“Used Defense Production Act authorities to compel developers of the most powerful AI systems to report vital information, especially AI safety test results, to the Department of Commerce. These companies now must share this information on the most powerful AI systems, and they must likewise report large computing clusters able to train these systems.”

What’s also important to note here is that this action likely telegraphs the administration’s assumption that Congress won’t be able to move on a comprehensive AI bill of rights or other regulation, even on important matters such as those related to national defense. Given the low likelihood of comprehensive federal action the administration is relying on what it considers its best option for taking some action at this time.

What is good to see on this side, though, is the continued focus on compelling rigorous safety testing on all newly developed AI systems, further ensuring the responsible advancement of AI technology. As safety standard testing becomes embedded in the culture of AI development we should see more uniform and improved approaches that make it easier and more affordable for all enterprises to conduct safety testing for their AI model development efforts.

Foreign National Use of US AI Cloud Computing Coming Under the Umbrella of Know Your Customer (KYC)

The other big proposal from the White House is that cloud companies must determine if and disclose what foreign entities or nationals are accessing US AI data centers and related training environments. Reuters reported that Commerce Secretary Gina Raimondo said, “We can’t have non-state actors or China or folks who we don’t want accessing our cloud to train their models.”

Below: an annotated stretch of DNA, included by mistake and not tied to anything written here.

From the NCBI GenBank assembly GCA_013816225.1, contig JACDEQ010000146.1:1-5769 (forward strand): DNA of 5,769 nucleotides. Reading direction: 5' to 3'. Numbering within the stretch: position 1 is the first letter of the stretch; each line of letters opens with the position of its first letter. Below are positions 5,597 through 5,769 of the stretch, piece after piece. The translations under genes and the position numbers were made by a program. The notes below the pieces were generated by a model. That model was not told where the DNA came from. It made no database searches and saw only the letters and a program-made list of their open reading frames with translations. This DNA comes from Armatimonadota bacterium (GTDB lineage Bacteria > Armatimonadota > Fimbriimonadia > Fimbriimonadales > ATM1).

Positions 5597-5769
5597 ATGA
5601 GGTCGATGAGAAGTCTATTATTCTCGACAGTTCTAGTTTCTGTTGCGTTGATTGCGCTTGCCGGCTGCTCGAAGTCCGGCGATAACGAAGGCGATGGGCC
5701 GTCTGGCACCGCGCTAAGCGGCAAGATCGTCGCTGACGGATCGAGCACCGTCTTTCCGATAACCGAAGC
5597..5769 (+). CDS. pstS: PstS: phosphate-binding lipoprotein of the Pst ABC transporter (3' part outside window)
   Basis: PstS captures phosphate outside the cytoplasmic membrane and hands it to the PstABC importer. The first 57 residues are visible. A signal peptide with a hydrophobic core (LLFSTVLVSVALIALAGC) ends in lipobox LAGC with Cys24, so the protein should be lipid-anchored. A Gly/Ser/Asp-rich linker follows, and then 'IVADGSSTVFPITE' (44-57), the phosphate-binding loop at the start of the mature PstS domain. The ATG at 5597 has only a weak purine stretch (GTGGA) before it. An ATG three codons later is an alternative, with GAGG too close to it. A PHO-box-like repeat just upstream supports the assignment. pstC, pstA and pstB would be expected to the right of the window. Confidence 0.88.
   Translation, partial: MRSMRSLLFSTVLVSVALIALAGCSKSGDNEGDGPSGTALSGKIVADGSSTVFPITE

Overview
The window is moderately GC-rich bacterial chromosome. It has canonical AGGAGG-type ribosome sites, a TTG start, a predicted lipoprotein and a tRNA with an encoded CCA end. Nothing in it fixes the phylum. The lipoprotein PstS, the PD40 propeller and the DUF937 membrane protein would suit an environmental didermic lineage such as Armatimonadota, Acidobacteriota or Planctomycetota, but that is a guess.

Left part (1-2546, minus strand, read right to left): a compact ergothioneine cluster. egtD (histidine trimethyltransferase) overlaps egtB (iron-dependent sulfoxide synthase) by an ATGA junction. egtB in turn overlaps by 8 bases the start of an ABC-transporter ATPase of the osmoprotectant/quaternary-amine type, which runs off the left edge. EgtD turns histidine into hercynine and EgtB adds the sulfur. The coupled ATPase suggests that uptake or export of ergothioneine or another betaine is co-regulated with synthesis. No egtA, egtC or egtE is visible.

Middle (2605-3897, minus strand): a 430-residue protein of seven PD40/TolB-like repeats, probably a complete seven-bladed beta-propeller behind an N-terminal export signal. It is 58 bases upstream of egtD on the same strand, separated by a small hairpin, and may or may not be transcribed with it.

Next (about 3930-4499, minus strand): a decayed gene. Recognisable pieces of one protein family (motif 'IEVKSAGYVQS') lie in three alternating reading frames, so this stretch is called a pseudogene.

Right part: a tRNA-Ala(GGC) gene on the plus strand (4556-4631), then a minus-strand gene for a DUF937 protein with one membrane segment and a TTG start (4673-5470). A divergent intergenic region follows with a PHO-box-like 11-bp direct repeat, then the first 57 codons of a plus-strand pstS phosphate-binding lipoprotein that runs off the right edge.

To further enforce this proposal the administration published an updated proposal on Know Your Customer (KYC) requirements which are typically applied to financial and sensitive verticals. The updated proposal would require cloud computing companies to adhere to many of the same identity confirmation standards that financial institutions need to adhere to to prevent illegal activity like money laundering. Moving forward the administration proposes that foreign entities and nationals that are users of US cloud computing would be required to provide the same level of documentation as current KYC programs require and requires those cloud computing companies to certify annual compliance with the program.

US Agencies Met Their Timeline Benchmarks Set Forth Under the Executive Order